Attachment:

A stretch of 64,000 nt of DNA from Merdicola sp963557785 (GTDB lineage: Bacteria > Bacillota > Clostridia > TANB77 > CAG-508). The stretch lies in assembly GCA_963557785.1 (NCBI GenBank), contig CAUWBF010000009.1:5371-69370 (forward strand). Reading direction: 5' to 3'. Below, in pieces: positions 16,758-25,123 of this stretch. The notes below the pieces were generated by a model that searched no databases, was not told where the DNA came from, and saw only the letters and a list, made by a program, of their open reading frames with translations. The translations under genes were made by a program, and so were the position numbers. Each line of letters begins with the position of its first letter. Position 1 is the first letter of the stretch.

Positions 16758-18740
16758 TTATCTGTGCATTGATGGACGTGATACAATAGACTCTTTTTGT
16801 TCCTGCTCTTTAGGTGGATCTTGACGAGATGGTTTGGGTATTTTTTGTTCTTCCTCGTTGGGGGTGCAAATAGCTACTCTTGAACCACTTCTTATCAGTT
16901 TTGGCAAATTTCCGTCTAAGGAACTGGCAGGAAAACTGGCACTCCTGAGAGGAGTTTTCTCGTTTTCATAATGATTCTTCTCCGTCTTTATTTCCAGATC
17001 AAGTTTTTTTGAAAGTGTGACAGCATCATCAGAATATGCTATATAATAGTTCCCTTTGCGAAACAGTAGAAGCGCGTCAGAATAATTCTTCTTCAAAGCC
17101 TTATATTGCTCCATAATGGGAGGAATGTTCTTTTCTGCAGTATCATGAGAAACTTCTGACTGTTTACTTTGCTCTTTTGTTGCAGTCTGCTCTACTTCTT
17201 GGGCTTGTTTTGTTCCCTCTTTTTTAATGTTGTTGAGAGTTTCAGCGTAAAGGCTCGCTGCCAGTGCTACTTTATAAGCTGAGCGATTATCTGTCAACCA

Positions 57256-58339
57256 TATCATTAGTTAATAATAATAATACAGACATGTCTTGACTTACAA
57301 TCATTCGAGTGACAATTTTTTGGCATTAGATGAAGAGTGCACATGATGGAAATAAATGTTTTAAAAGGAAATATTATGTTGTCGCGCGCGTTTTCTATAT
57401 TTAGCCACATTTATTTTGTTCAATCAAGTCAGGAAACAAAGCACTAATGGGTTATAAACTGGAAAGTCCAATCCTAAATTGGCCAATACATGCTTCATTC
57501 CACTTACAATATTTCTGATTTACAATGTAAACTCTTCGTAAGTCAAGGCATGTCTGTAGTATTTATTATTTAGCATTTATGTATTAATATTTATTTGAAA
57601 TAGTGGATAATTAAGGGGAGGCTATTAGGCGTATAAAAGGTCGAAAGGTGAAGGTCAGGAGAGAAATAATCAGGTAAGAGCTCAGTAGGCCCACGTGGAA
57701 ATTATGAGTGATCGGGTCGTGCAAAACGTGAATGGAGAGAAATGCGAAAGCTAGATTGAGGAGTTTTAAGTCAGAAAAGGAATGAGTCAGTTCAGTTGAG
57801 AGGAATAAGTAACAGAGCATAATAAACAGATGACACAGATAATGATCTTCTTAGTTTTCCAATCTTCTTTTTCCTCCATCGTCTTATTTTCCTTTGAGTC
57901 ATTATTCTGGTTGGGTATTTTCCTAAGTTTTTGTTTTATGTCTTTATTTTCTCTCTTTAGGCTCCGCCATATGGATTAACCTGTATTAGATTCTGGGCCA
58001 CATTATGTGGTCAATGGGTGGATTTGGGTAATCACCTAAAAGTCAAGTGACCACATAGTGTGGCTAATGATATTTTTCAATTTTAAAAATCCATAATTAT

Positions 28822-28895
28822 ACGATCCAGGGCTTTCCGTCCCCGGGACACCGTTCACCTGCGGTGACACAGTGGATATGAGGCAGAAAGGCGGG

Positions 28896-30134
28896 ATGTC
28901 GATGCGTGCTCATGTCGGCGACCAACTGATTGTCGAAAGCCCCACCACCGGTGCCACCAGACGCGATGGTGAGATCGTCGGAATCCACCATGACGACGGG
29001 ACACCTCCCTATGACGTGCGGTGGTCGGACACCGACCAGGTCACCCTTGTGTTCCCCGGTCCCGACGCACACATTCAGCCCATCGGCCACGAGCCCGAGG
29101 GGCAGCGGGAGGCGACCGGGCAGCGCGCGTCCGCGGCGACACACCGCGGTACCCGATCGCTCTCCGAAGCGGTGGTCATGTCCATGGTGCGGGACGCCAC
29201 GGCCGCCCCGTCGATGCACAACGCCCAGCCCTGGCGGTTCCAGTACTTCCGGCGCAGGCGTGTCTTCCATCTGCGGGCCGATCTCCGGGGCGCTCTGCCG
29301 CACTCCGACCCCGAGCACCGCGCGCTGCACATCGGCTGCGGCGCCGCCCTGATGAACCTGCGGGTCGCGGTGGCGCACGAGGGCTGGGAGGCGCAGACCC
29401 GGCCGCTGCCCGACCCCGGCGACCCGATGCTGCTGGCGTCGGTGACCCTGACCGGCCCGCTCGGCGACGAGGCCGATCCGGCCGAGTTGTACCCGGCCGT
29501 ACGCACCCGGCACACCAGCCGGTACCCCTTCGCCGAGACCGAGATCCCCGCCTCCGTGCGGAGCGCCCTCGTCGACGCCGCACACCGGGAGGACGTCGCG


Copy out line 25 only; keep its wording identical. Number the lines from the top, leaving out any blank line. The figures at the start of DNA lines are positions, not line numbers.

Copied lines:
29101 GGCAGCGGGAGGCGACCGGGCAGCGCGCGTCCGCGGCGACACACCGCGGTACCCGATCGCTCTCCGAAGCGGTGGTCATGTCCATGGTGCGGGACGCCAC